Prime Minister Benjamin Netanyahu appealed on Thursday to Israeli politicians from his government and the opposition to keep protests at his judicial overhaul plan away from annual remembrances for slain soldiers and victims of militant attacks.

Meanwhile, an organiser of the televised 75th Independence Day ceremony in Jerusalem that will follow Memorial Day next week said cameras would cut away from anyone trying to disrupt it.

Israel has been swept by unprecedented street demonstrations since Netanyahu’s religious-nationalist coalition introduced reforms that would rein in the Supreme Court. He says the goal is a balance of powers. Critics fear for judicial independence.

Despite a late-March pause Netanyahu ordered on legislation to allow for compromise negotiations, protests have persisted and may possibly overshadow the country’s Memorial Day and Independence Day, which take place back-to-back next week.

Faced with the prospect of solemn family visits at military cemeteries for Tuesday’s Memorial Day being disrupted, Netanyahu issued a video statement asking that the bereaved “be allowed to commune in silence with the memory of their loved ones”.

“Over recent months, an argument that is important for democracy has been waged within us. But during these days, I request that all public officials, from right and left, put aside that argument,” said Netanyahu, whose elder brother Yoni was killed leading a 1976 rescue of hostages at Entebbe.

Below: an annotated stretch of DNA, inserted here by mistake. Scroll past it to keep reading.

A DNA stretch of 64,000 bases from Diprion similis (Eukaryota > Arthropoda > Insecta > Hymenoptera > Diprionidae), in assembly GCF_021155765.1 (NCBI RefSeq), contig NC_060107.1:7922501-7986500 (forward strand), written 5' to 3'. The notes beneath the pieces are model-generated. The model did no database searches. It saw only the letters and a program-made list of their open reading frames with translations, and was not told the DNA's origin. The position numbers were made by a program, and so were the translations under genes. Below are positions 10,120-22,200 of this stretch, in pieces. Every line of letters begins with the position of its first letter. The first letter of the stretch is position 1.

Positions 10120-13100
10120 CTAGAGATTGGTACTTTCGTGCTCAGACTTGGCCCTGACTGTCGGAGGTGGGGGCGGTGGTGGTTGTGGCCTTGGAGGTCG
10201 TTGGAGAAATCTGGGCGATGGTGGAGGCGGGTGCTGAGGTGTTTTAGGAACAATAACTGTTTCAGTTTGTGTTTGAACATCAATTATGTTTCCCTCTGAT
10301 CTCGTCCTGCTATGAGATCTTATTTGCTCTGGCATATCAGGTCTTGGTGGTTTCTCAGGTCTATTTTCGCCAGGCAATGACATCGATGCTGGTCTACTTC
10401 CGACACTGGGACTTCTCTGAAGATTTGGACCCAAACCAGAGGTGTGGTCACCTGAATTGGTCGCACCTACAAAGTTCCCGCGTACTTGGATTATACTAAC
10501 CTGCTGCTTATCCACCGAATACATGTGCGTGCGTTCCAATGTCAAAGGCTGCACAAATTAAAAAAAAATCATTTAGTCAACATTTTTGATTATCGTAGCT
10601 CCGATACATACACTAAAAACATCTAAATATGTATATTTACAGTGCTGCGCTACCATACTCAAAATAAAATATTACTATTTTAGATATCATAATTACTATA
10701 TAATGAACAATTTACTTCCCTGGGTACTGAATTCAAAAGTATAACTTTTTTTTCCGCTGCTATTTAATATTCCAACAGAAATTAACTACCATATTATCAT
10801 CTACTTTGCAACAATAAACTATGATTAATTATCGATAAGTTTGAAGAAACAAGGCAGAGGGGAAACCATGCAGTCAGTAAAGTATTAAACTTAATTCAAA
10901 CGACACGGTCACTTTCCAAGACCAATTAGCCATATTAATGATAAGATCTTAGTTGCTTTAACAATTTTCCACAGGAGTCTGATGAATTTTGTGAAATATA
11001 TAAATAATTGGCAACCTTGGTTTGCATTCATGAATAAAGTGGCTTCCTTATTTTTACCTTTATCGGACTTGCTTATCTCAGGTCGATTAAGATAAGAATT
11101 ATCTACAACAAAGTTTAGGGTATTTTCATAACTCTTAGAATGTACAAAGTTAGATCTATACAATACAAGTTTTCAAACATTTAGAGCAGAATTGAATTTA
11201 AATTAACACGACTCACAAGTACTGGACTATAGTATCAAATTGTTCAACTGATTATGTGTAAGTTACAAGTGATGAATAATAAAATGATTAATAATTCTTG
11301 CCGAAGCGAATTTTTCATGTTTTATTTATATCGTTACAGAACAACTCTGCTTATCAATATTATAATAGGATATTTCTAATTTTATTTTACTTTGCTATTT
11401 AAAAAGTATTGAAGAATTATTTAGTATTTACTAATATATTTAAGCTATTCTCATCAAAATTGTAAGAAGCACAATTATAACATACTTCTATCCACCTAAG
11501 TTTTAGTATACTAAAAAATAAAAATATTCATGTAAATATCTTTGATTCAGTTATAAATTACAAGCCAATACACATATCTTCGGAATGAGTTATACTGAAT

After nightfall, Israel’s Mount Herzl military cemetery will be transformed with pageantry to usher in Independence Day.

The centrist leader of the opposition, Yair Lapid, has said he will boycott that ceremony, tweeting: “You (the government) have torn Israeli society asunder, and no fake firework show will cover that up.”

Moshik Aviv, director of the ceremony, said a recording of a rehearsal was on hand to cut to should the event be disrupted by members of the audience – who, he added, would be screened for any items that might be used to mount a protest.

“We don’t want to engineer perceptions, but we do want to convey our main message, which is that the substance of the ceremony is what is positive and unifying,” he told Army Radio.